The old neighborhoods along the riverfront, like the French Quarter and Uptown are most popular with visitors. The Lakeview and Lakeshore area are comparatively little visited by out of towners. It is known by locals for the parks along the lakeshore and restaurants.
Public transit is poor in this part of town; unlike the French Quarter, this is a part of New Orleans best visited by car. It is a short drive from Mid-City.
This area was hit hard by the flooding from levee failures during Hurricane Katrina in 2005-- some parts were under more than 10 feet of standing water for weeks. Six years later, many businesses and attractions are back, and there are ever more signs of the pleasant prosperous part of town this was before Katrina. The park along Lake Pontchartrain again offers pleasant views. Harrison Avenue is again bustling with restaurants and shops. Still, the recovery is an ongoing process. The area is still of interest to those wishing to see the scope of the destruction; down residential side streets there are long stretches with a mix with buildings repaired and reoccupied, buildings with reconstruction work ongoing, buildings gutted and vacant, damaged buildings still sitting in limbo while owners try to get long ago promised insurance or "Road Home" money, and vacant lots where unsalvageable buildings were demolished. Streets warped and buckled under the weight of the flood water; many side streets are still in need of repair so drive cautiously. This section of the city is not generally subject to the high-crime rate found in many other areas, though one must still be cautious, as with any unfamiliar area.
This is a large section of the city and is more sparsely populated than the areas south, so you really will want a car to get around. I-10/I-610 and US-90 are by far the fastest routes, but Robert E Lee, St Bernard, and Elysian Fields are also reasonably fast for getting around the lakeside portions of the district.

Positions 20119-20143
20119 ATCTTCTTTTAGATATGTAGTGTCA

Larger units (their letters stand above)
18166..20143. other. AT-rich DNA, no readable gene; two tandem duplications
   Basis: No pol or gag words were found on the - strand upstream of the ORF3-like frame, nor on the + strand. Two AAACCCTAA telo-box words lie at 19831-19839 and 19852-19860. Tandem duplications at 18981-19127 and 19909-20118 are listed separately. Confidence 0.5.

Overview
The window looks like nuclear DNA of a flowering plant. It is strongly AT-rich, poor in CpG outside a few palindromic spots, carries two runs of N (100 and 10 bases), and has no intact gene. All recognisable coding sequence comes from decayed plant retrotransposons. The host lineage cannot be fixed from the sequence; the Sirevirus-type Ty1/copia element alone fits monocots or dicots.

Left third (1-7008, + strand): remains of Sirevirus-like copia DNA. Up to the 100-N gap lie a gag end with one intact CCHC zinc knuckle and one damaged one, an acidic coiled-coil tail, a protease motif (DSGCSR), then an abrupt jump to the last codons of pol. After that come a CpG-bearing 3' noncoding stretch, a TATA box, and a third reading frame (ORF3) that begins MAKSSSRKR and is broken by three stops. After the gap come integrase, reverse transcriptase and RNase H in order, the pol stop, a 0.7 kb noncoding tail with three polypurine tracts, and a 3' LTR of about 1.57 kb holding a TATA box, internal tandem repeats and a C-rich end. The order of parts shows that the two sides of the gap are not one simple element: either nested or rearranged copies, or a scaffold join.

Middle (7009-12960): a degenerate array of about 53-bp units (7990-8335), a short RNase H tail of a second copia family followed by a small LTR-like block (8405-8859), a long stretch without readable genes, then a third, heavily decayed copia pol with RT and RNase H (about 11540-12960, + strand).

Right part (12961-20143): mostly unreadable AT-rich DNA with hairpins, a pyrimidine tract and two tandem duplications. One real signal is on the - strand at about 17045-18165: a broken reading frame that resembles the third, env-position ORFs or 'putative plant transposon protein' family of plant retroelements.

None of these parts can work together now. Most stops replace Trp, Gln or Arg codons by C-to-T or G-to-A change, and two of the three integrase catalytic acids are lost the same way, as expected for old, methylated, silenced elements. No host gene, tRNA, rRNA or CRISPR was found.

You can get where you are going by bus on the lakeside half of the city, but expect it to take a while. For the areas upriver of City Park, buses 45 and 60 are useful. Both pick up right by the Cemeteries stop at the end of the Canal St Streetcar (which in turn is the way to get back into the CBD and on to the French Quarter) and then go towards the lake along Canal Blvd, stopping at the main commercial area on Harrison. When they hit Robert E Lee, 45 heads west towards the West End Harbor, while 60 goes east to both campuses of the University of New Orleans in the Gentilly section.
The Mississippi River was one reason why New Orleans was built where it was; Lake Pontchartrain was the other. For much of the city's history this part of town was best known for fishing camps and music halls built up on wooden piers in the mud-flats and shallow waters around the ever shifting edge of the lake. In the 1930s a dredging project filled in and extended the land on the shore, ending with a sea-wall, giving the lake and land a firm boundary for the first time.
For this reason, most of this part of town was built after World War II, making it one of the newer neighborhoods of New Orleans.
Harrison Avenue, Lakeview, in April 2012. Newly opened branch library at left.
Note that despite the potentially misleading name, you can't view the lake in Lakeview. The "Lakeview" area is a bit inland, on the other end of City Park from Mid-City. View the lake from West End or the Lakeshore Park.
Lakeview is mostly residential, but has a strip of businesses along Harrison Avenue with a number of notable restaurants. The largest concentration is on the stretch of Harrison from City Park to Canal Boulevard, with some more scattered further west.